With bonfire night swiftly approaching, many horse owners may be worrying about the risk fireworks could pose to their horses.
Acting early can give you plenty of time to prepare – we all know to expect fireworks on bonfire night, but some displays may begin a couple of days before or after.
We’ve outlined our top tips to help you get ahead in order to minimise the risk of fireworks:
- Try to keep your horse in their normal routine to minimise any stress.
- Risk assess your stable yard and fields. As best practice this should be done as part of your weekly/monthly routine, but this offers a good opportunity to check.
- Make sure your fencing/stable is secure and there are no sharp objects from which your horse could injure themselves if they panic.
- All yards must have your emergency contact details with your fire evacuation plan: Have you checked your fire safety equipment? When did you last talk, walk through and review your fire evacuation plan with everyone on your yard? It’s a good time for a yard tidy up to prevent the spread of fire and make sure all routes are clear for ease of access.
- Find out if there are any displays planned near to where your horse is kept. Check the local newsletter and notice boards to see if there are any commercial displays planned. Speak to your local parish council to see if they are aware of any.
- Be proactive and warn local organisers, schools and neighbours that there are horses in the area. Ask that they inform you of timings for the fireworks being set off so you can prepare.
What to do on the night
The best thing you can do is to remain calm and stay positive as your horse will pick up on your unease. It’s best to keep your horse's routine wherever possible, but if you know when fireworks are starting, try to stay with your horse and play music to soften the sound.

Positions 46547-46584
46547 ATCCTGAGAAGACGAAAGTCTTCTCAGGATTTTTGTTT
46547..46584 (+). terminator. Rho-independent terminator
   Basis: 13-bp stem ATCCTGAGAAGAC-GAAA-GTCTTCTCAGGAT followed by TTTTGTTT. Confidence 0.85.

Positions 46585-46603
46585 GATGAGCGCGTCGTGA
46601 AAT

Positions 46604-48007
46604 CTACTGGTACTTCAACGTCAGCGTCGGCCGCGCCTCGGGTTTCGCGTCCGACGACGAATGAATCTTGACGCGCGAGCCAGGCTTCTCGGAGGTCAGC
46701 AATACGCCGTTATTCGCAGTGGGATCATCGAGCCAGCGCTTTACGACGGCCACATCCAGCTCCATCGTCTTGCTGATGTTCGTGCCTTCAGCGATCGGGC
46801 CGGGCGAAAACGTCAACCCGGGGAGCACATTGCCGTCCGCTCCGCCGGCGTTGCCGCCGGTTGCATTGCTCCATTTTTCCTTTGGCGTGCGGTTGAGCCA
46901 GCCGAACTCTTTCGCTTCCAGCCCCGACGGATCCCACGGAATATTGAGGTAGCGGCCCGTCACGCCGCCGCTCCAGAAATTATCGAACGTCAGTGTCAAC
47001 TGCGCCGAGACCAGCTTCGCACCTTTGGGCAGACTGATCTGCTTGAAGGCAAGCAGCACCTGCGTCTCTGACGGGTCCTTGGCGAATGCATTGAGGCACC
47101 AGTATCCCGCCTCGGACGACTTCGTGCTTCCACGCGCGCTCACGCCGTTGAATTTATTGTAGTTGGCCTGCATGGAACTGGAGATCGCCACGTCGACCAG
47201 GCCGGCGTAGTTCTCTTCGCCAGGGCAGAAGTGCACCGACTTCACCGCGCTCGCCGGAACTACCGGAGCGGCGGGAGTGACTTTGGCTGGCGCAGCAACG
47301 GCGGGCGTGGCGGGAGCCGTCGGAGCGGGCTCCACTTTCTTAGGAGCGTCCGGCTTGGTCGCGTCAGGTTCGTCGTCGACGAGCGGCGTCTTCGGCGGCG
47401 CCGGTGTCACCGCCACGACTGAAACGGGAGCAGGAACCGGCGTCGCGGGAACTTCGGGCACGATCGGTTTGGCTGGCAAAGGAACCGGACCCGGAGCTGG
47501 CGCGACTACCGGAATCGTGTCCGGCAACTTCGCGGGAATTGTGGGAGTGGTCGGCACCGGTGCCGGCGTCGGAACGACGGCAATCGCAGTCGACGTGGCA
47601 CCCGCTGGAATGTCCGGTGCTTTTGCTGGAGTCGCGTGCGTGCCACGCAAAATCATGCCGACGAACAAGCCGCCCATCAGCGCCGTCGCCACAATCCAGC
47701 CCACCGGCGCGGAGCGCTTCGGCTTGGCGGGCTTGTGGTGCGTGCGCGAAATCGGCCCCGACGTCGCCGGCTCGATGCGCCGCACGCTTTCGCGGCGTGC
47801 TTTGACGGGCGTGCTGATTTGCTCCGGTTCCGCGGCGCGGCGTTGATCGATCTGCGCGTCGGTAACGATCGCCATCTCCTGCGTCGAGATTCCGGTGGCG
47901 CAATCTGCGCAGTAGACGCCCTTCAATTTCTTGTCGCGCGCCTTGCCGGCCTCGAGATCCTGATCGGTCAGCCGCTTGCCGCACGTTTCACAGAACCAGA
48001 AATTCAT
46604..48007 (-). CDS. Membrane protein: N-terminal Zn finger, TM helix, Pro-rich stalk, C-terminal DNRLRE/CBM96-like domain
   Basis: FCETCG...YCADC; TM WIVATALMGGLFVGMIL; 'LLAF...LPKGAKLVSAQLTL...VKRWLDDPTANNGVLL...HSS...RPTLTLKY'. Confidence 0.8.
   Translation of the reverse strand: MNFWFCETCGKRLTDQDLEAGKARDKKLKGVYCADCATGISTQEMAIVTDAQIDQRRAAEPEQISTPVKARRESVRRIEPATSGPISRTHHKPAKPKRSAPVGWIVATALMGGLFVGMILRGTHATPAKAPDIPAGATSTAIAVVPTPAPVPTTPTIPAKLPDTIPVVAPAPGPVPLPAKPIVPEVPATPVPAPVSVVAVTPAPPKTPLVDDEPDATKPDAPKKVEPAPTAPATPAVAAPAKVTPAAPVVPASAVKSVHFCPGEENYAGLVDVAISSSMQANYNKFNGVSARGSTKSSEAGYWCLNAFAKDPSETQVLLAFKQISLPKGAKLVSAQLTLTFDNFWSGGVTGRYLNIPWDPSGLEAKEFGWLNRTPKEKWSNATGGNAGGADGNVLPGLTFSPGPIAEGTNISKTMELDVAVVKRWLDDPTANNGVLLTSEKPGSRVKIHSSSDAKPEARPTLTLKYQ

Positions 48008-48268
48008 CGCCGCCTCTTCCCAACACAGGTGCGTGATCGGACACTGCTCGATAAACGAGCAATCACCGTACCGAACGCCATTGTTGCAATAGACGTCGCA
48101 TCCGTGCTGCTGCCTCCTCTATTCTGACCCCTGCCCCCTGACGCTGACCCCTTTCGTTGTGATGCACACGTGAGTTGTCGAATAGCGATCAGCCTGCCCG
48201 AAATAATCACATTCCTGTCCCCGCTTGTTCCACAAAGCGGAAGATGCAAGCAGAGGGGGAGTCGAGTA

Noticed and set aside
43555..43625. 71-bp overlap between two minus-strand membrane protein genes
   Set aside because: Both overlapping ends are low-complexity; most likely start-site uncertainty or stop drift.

There’s no evidence either way to suggest whether it’s safer for your horse to be in their stable or out in a field. If your horse prefers to be inside, leave stable or barn lights on — it could help to lessen the effect of bright lights and flashes. Other horses may prefer to be outside where they can see the fireworks. If you decide to turn your horse out, check your field is safe, secure and not close to where the display is happening. All it takes is one stray firework to prompt a horse to test boundaries.
Report any incidents to the BHS
We're encouraging equestrians and the wider public to log any firework concerns using the Horse i app. Logging these incidents will help us to better understand the rate of equine-related incidents across the UK and critically, lobby for change in equine safety laws.
Most recently our incident figures helped to inform new firework laws in Scotland, with the Safety department and Scottish team having been directly involved in the Scottish Firework Stakeholder group.
Under the updated act, councils in Scotland can now designate Firework Control Zones where it’ll be a criminal offence to ignite or knowingly throw a lit firework. Organised public firework displays will still be permitted within these zones to allow people to enjoy fireworks safely.